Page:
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The Syllabus – A Course’s Most Important Document

Posted on: March 29th, 2018 by Deborah Seepersaud

Reflections of an Online Instructor – Episode #2

I am getting ready to work on my syllabus – the course’s most important document – some consider the syllabus to be a contract with students. Contract may be a little strong, but the syllabus is certainly the most important document I will share with students in my course.

A syllabus consists of Welcome/Overview, Content Materials, and Learning Activities & Assessments

Based on literature, as well information shared in the eTC (eLearning Training Course), I know that my course objectives and learning outcomes, a critical component of the syllabus, must be aligned with course activities and assessments. This means my objectives must relate directly to the course’s content and my instructional activities.

I found an interesting journal article by Raible, Bennett and Bastedo about writing learning outcomes and objectives. This was helpful to me as it suggested that learning outcomes and objective development should occur early, maybe right after the course description is written, in the course design process (2016). They also stress that outcomes and objectives serve as a roadmap for the students to follow during the course. I think the syllabus will be my roadmap also.

Objectives provide a framework so assessments can be created. All this helps students to understand what they are supposed to be able to do as a result of instruction (Raible, Bennett and Bastedo, 2016). I understand that one simple way to write objectives is the three-part approach:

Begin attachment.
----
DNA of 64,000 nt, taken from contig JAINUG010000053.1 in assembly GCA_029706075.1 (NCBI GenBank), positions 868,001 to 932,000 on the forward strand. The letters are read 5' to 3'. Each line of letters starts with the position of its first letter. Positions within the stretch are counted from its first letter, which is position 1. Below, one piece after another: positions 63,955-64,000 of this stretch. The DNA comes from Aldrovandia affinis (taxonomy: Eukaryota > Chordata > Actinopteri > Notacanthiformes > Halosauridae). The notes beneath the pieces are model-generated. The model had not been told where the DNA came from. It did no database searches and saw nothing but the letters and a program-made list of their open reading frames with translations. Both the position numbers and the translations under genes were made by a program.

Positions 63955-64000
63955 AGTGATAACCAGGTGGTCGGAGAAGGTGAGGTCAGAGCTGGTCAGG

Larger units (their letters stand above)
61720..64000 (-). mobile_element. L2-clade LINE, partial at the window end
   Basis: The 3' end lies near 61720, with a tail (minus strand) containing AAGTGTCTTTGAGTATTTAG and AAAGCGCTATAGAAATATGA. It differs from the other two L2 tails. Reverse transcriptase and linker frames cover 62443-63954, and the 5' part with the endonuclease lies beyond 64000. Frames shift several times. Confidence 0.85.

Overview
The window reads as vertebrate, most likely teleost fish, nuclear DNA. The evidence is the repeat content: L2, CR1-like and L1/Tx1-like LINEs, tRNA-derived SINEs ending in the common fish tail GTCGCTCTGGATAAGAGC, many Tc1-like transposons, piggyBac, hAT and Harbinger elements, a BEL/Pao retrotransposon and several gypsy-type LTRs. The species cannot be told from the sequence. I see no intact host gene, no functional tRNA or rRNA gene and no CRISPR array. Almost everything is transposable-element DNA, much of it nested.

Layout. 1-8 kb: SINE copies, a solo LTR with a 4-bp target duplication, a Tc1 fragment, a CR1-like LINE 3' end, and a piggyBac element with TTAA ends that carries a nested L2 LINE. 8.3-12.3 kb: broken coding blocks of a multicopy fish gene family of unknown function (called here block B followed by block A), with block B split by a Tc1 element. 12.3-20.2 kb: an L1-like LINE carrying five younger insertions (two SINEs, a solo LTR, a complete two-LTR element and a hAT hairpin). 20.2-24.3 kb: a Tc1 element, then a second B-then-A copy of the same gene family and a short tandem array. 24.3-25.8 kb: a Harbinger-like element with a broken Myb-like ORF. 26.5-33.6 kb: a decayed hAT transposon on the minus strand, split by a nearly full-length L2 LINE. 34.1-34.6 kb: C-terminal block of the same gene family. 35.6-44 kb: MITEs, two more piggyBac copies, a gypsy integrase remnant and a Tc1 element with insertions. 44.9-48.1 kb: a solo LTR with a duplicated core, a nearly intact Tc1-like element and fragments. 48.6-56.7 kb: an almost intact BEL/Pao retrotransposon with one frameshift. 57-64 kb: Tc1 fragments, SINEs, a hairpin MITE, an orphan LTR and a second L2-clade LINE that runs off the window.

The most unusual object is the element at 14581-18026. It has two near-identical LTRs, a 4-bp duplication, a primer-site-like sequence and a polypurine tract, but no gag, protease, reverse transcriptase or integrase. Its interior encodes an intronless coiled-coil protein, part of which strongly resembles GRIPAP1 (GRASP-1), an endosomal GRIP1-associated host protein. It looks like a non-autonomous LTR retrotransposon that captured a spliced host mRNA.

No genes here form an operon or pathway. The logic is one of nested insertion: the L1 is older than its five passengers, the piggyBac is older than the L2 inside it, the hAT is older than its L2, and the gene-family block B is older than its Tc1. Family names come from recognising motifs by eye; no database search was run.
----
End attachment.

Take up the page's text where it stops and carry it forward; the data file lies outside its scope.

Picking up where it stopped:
1. Givens (what instruction will be provided),
  2. Behaviors (what observable performance is expected of the learner),
  3. Assessments (how performance will be assessed; often rubrics are used here—rubrics will be the theme of another blog posting).

During my coursework, one of my textbooks was Teaching and Learning at a Distance by Simonson, Smaldino and Zvacek. They indicate that a typical online course syllabus is very similar to the syllabus used in a traditional face-to-face classroom. The main difference is that the online course syllabus needs to be somewhat more specific, detailed, and complete (2015). The online syllabus should contain:

  • course logistics such as the course title and catalog description,
  • instructor information,
  • office hours,
  • textbook and course materials lists
  • instructional activities including a semester timeline
  • assessment information, and
  • course policies such as attendance policy, testing policy, copyright notices, IT Appropriate Use Policy, Academic Integrity policies, student identity and privacy policy;

For a new online instructor, syllabus writing can be quite a task.  I had to plan my entire course ahead of time in order to write my syllabus. Preparing the syllabus, including the development of objectives, helps me to think of ways that I can produce and organize my content when I get to the next step in the course creation process—the design phase.

And, it is never too soon to start thinking about how I can motivate my students and keep them engaged. I want my students to feel connected and I am trying to think of ways to humanize my course.

I do not think I am being too ambitious—I have been told that the better the plan, the easier everything else will be.  We’ll see in the next blog post, Episode #3, when I begin to design my course!

Did you miss Episode #1? Find it here.


Raible, J., Bennett, L., & Bastedo, K. (2016). Writing measurable learning objectives to aid successful online course development. International Journal for the Scholarship of Technology Enhanced Learning, 1(1). 112 – 122.

Simonson, M., Smaldino, S., & Zvacek, S. (2015). Teaching and learning at a distance: Foundations of distance education, 6th ed. Charlotte, NC: Information Age Publishing.